read like this:

/**

* Servlet Class
*

* @web.servlet name="Calculator"

*      display-name="CalculatorServlet"

*     description="Exercises the Calculator EJB"
*
* @web.servlet-mapping url-pattern="/Calculator"
*
* @web.ejb-ref name = "ejb/Calculator"
*     type = "Session"
*     home = "edu.uah.coned.interfaces.CalculatorHome"
*     remote = "edu.uah.coned.interfaces.Calculator"
*     description = "CalculatorBean references"
*
* @jboss.ejb-ref-jndi ref-name = "ejb/Calculator"
*     jndi-name = "ejb/Calculator"
*/


Step 8: Setup and run XDoclet for the Servlet

Previously we setup an XDoclet configuration to automatically generate the
ejb-jar.xml and jboss.xml files for our Bean class. We must do the same thing for
the servlet class.

First select Project > Properties (or right-click on the SimpleCalc project and
select Properties from the menu).

Once again, highlight the XDoclet Configurations in the list

Click the Add Standard button. Enter Web in the Name file, select Standard Web
and then click the OK button.

Next, select the Web configuration and click on webdoclet in the lower-left panel.
Change the destDir property property on the right to src/WEB-INF. This will force
XDoclet to store the servlet related files in that folder within the web project.

Next, select the fileset entry on the left list and change the includes property to
read **/*Servlet.java. Again, this makes Xdoclet only process source files that end
with that extension.

Finally, clear the check box next to the jsptaglib entry on the left list. This is not
required for our project.

After saving your changes, right-click on the SimpleCalc project and select the Run
XDoclet option.

   NOTE: This should create a new src/WEB-INF folder with XML files
   that describe the servlet to Jboss. XDoclet has extracted the
   metadata we added to the top of our file and used that to generate
   a jboss-web.xml and web.xml file.

Step 9: Create an HTML page

Now we need an HTML page that will allow the user to enter the parameters
desired and then invoke the Servlet we just created.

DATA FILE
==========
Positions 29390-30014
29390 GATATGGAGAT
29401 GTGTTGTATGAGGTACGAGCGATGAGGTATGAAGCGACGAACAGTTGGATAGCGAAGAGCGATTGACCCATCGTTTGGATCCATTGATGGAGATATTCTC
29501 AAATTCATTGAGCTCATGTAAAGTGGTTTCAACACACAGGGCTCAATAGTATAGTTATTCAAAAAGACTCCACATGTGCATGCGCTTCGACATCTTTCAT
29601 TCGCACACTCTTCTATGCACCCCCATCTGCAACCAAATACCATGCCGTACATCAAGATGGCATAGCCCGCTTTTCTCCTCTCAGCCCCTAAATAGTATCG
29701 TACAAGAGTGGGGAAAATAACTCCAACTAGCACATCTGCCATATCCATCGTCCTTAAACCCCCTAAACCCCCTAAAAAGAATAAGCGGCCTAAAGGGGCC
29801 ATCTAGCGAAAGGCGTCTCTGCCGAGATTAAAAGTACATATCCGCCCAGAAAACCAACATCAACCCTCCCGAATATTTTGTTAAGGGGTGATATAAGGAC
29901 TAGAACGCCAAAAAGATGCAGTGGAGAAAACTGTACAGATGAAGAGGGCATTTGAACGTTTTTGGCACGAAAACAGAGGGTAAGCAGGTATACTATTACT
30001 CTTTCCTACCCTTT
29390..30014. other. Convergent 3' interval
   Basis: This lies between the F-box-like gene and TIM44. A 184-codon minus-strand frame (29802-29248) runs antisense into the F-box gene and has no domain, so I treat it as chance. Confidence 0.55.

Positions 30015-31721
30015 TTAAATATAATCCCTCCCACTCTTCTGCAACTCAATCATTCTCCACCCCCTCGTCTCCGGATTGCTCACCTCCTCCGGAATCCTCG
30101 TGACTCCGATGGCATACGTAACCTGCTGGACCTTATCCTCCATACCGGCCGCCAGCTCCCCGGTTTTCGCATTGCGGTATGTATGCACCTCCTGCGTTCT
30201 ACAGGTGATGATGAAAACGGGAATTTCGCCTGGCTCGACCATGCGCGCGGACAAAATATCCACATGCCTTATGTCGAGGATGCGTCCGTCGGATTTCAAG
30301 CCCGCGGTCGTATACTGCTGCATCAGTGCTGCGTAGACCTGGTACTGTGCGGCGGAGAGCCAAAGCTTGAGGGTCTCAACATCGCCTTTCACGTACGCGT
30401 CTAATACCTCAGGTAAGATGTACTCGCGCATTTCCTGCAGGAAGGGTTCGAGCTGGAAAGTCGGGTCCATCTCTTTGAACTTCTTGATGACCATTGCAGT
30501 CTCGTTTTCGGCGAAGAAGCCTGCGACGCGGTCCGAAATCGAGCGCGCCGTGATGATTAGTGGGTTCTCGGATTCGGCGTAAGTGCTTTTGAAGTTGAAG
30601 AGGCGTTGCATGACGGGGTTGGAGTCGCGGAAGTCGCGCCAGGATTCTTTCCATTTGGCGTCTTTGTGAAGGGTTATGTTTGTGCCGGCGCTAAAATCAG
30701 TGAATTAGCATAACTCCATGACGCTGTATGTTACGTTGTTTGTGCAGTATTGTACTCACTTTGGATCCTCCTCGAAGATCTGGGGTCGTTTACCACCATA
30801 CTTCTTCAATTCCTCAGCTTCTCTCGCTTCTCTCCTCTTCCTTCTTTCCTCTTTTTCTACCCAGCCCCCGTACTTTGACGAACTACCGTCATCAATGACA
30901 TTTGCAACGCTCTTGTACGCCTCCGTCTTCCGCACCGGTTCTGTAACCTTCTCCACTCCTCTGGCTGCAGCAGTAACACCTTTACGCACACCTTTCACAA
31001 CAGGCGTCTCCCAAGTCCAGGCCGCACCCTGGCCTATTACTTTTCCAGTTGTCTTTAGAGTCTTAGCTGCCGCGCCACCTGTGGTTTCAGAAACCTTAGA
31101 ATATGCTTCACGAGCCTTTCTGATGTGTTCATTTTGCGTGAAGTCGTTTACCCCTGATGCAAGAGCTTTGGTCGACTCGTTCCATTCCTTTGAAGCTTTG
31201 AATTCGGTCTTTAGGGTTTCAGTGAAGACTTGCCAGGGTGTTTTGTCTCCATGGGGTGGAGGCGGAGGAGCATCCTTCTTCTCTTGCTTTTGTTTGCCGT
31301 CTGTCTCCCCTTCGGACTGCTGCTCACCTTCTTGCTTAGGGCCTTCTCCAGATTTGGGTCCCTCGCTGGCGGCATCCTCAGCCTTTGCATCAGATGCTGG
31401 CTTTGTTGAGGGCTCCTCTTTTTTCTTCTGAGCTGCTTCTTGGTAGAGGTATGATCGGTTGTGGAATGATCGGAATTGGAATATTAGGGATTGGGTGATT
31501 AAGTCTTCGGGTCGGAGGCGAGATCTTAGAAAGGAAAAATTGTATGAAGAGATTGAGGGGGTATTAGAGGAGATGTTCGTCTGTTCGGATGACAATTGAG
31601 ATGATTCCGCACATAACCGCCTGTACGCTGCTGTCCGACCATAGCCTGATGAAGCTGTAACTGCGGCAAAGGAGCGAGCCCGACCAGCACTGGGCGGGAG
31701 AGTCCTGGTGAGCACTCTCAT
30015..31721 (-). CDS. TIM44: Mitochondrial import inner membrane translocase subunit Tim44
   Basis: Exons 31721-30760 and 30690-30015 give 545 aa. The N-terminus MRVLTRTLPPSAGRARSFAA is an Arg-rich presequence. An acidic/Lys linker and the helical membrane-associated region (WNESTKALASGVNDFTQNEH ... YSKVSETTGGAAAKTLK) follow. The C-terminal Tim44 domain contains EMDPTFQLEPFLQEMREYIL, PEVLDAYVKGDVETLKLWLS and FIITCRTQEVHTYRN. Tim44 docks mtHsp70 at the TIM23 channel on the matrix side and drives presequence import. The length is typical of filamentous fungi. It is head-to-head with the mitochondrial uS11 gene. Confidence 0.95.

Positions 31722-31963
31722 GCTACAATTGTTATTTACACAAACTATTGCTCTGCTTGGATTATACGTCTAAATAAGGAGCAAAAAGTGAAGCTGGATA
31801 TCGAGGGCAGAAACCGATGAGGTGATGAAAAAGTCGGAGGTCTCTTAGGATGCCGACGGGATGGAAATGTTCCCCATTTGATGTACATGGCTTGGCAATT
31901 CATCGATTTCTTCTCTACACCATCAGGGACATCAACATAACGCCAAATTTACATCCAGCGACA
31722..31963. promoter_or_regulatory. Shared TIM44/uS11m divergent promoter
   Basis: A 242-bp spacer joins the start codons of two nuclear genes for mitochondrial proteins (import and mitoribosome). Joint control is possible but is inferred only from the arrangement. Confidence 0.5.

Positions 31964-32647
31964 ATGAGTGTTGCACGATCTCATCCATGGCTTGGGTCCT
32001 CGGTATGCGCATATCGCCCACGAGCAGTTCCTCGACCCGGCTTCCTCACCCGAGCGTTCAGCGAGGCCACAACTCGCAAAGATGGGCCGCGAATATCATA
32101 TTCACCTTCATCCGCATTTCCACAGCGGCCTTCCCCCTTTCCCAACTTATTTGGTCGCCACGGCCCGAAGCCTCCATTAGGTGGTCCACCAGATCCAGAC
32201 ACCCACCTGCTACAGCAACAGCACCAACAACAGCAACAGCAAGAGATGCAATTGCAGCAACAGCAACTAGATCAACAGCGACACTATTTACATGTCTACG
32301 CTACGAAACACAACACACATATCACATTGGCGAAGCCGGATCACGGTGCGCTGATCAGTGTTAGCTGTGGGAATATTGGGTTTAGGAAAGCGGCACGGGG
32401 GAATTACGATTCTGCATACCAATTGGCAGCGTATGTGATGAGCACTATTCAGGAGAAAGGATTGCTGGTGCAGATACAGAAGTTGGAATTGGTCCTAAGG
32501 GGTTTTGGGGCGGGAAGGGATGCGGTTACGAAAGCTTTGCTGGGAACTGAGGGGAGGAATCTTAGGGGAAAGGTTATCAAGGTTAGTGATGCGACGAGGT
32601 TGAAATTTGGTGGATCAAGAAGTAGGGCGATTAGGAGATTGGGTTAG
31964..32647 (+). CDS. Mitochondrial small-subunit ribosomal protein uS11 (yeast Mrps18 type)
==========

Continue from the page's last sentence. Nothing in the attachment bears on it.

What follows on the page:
First, add a new folder to the project named 'docroot'.

Next, create an HTML file named index.html and add it to the docroot folder. I
find it easiest to right-click on the docroot folder and then select New > Other in
the popup menu. Browse until you find the option to create an HTML file.

   NOTE: This option seems to be in different places depending on the version of
   Eclipse and/or JBossIDE. Try looking in the Web branch, or perhaps the JBoss-IDE
   branch.

Modify the file like this:

<!DOCTYPE html PUBLIC "-//W3C//DTD XHTML 1.0 Transitional//EN"
"http://www.w3.org/TR/xhtml1/DTD/xhtml1-transitional.dtd">
<html>
<head>

 <title>Calculator EJB Test Page</title> </head> <body bgcolor="#FFFFFF">
<h1>Calculator Form</h1>
<form action="Calculator" method="post">
<table cellpadding="2" cellspacing="2"
border="0">

 <tr>
  <td align="right">First Number :</td>
  <td align="left"><input type="text" name="a"></input></td>

 </tr>
 <tr>
  <td align="right">Second Number :</td>
  <td align="left"><input type="text" name="b"></input></td>

 </tr>
 <tr>

  <td colspan="2">
   <input   type="submit"   name="Add" value="Add"></input>&nbsp;
   <input   type="submit"   name="Subtract" value="Subtract"></input>&nbsp;
   <input   type="submit"   name="Multiply" value="Multiply"></input>&nbsp;
   <input   type="submit"   name="Divide" value="Divide"></input>

  </td>
 </tr>
 </table>

 </form> </body>
</html>

Step 10: Create a J2EE application file

J2EE web applications require a file named application.xml that contains a
description and various options used by Java-enabled web server. Create the file by
doing this:

First right-click on the src/META-INF folder and select New -> Other

Browse to JBoss-IDE -> Descriptors > EAR 1.3 Deployment Descriptor under the branch
and click Next, then click Finish

Double-click the new application.xml file and modify it like this:

<?xml version="1.0" encoding="UTF-8"?>
<!DOCTYPE application PUBLIC
   "-//Sun Microsystems, Inc.//DTD J2EE Application 1.3//EN"
   "http://java.sun.com/dtd/application_1_3.dtd">

<application> <display-name>Calculator Application</display-name> <module>
        <ejb>CalculatorEJB.jar</ejb>
   </module>
   <module>

       <web>
          <web-uri>CalculatorWeb.war</web-uri>
          <context-root>/Calculator</context-root>

    </web> </module>
 </application>

Step 11: Packaging and Deploying the Application

Now that our code is completed, we must install the application so we can test it out.
This involves creating several different types of JAR files and then deploying them to